Gatepost Interview: Amy Johnston – Assistant Professor of Earth and Environmental Sciences

What is your role at FSU and what does your job entail?

My official title is assistant professor of Earth and Environmental Sciences. So, even though I’m in the physics and science department, I primarily teach various environmental or earth science-related classes. This semester, I’m teaching two sections of a class called Conversations with the Earth, which is like an introduction to a science class. A lot of people take it as a gen ed for science or it’s one of the first classes that you have to take if you’re going to be a major in our department. I’m also teaching Introduction to Meteorology, a weather and climate class. But my interest is environmental sciences and environmental geology.

What is your professional and educational background?

I graduated undergrad with a biology degree. After graduating, I coached college swimming for a couple of years while I was looking at grad schools. And then I ended up at the University of Massachusetts Boston. They have a grad school for the environment, so I was there for about seven years, where I got my master’s, and then I actually just finished up my Ph.D. last year, and that is in environmental science. Specifically, my research focus was on geochemistry. I looked at paleoclimate reconstruction in the Gulf of Maine. You can look at archaeological samples from sites in Massachusetts and Maine, and at the sites, you can examine the geochemical content of archaeological bivalve shells like clams and oysters, as a way to reconstruct past environmental conditions. So, things like seawater temperature, salinity – various environmental conditions like that – and then using that information as a way to reconstruct climate change over the last 5,000 years or so. That was the primary goal of my graduate school research as I was finishing up grad school last year. It was also my first year teaching at Framingham, so this is my first job right out of school.

What do you like most about working with students?

I think my favorite thing about working with students is the ability to learn from them. Especially at Framingham, everyone’s coming from such diverse backgrounds, which is really refreshing. In terms of making a difference in everyone’s educational experience, I want everyone to learn something from my classes, and especially with the intro classes where they’re not necessarily going to be science majors. If they’re just taking it for a gen ed, I want them to leave my class with some sort of knowledge that they can use in the real world, especially in relation to climate change and environmental sciences, which I think impacts everyone. It’s really nice to interact with and learn from students of all different disciplines and have somewhat of a small impact on their educational life.

What’s something that students might be surprised to learn about you?

I do share sometimes that I’ve coached college swimming, and I think they are surprised with that at times just because when you think of professors, you think that they have a job before being a professor, but not necessarily. I’ve always liked education. So, coaching swimming was a cool thing that I did, and it did give me a chance to interact and work with college students in a different setting. Another cool factor is that I have a twin sister, and she’s a fisheries biologist, so she also does environmental science stuff. So as a whole family, we’re pretty sciency, which is a nice thing to be able to talk about and interact with and learn about my sister’s research as well.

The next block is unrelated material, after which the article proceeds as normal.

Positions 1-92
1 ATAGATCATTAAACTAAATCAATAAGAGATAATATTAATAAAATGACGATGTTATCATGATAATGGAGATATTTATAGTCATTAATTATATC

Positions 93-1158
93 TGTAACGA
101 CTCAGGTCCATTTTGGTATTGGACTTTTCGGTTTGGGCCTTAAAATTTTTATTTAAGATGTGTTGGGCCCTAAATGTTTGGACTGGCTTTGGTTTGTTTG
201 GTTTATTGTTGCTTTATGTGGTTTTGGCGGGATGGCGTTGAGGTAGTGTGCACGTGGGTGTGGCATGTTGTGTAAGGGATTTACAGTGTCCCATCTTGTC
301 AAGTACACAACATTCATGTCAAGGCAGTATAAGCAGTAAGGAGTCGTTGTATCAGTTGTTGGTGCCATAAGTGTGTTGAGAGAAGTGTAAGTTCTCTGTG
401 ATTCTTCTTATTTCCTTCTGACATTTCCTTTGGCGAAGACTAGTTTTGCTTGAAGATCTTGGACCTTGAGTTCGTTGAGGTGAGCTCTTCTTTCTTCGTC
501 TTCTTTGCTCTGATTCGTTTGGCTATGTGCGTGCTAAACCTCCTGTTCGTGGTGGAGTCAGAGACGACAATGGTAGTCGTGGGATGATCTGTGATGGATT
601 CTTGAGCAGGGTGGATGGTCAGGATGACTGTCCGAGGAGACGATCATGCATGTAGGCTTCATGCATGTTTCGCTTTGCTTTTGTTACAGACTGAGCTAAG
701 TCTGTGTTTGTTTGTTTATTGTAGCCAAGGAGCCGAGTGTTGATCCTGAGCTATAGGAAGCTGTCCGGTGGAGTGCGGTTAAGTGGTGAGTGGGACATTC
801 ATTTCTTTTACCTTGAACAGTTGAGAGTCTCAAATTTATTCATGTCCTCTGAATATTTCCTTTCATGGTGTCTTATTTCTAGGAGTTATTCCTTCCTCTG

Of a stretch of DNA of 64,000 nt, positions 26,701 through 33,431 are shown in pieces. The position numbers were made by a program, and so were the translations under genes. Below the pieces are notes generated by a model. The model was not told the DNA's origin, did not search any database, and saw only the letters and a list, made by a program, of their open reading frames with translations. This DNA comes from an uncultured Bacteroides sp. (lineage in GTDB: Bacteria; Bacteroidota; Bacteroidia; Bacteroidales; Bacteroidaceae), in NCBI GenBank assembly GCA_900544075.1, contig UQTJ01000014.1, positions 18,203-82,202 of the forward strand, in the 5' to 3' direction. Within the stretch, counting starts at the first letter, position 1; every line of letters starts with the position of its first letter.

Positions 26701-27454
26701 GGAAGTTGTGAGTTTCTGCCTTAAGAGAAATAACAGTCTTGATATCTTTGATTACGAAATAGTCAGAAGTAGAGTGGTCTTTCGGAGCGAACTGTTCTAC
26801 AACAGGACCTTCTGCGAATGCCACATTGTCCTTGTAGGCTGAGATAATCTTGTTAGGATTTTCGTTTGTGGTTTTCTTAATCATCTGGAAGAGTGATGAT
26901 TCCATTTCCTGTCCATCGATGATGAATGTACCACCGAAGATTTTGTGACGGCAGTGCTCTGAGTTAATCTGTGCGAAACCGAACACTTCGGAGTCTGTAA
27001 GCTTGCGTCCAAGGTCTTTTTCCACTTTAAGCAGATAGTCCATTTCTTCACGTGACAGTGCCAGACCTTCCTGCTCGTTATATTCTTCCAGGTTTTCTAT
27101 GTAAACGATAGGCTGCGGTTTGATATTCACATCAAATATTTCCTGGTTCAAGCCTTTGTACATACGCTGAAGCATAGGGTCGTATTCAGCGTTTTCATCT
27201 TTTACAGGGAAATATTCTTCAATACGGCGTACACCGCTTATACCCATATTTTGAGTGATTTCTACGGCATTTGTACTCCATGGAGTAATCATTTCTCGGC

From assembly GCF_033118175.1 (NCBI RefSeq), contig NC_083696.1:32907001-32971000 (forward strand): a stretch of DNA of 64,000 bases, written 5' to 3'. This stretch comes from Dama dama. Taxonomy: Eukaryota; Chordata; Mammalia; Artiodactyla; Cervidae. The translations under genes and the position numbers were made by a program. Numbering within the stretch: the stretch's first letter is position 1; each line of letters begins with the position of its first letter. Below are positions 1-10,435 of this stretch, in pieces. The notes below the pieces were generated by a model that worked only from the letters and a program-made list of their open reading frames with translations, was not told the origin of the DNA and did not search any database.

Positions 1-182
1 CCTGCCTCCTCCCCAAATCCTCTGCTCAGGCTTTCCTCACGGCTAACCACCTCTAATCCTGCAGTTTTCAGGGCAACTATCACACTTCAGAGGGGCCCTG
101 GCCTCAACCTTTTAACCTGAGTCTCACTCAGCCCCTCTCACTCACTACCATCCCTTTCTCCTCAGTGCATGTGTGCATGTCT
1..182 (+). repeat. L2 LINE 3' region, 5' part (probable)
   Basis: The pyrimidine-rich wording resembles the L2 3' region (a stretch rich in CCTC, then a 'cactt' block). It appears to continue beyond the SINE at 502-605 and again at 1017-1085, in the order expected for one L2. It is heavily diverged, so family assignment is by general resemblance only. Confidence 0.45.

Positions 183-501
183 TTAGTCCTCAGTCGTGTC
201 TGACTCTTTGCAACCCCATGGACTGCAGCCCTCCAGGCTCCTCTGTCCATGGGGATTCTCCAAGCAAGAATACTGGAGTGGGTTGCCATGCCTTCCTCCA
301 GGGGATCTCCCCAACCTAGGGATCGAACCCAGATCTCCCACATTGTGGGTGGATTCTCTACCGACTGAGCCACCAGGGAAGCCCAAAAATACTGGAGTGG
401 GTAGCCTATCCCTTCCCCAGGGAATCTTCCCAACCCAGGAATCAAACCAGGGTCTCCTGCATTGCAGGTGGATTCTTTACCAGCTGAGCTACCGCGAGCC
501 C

What are some of your hobbies?

I do really love swimming. In general, I try to swim a lot and work out. I really love to cook. So, that’s something I’ve always enjoyed doing in the summers and when it’s nice weather. I’m from Maine originally and so I do enjoy going up to Maine to visit my family and I do a lot of hiking and camping.

How has COVID-19 impacted your job?

It’s made it a challenge, but I’ll say it’s a good challenge. Having only taught at Framingham two years, COVID has been half of the time I’ve been teaching. And so, it really made me rethink how to teach classes and become better at adapting to various challenges like that, especially in regard to using more online resources, online tools, remote teaching Zoom – all that stuff. I am glad that I’ve been able to learn a lot of those new skills as a result of COVID, especially so early on in my teaching career.

What advice do you have for FSU students?

I think my advice would be to not be afraid to take classes that they’re interested or passionate in, especially when it comes to science classes. I know they can be a little daunting, but if it’s something that they’re genuinely interested in, I think it’s worth the challenge. I know it can be a little tricky in terms of graduating on time and getting all your credits and classes in. But as part of the liberal arts education, it’s nice to dabble and experience those other subjects, not just the one that you’re going to major in. And so, with that in mind, not being afraid to ask for extra help, and visit their professors during office hours. Get to know their classmates and professors, so that they have a little class community.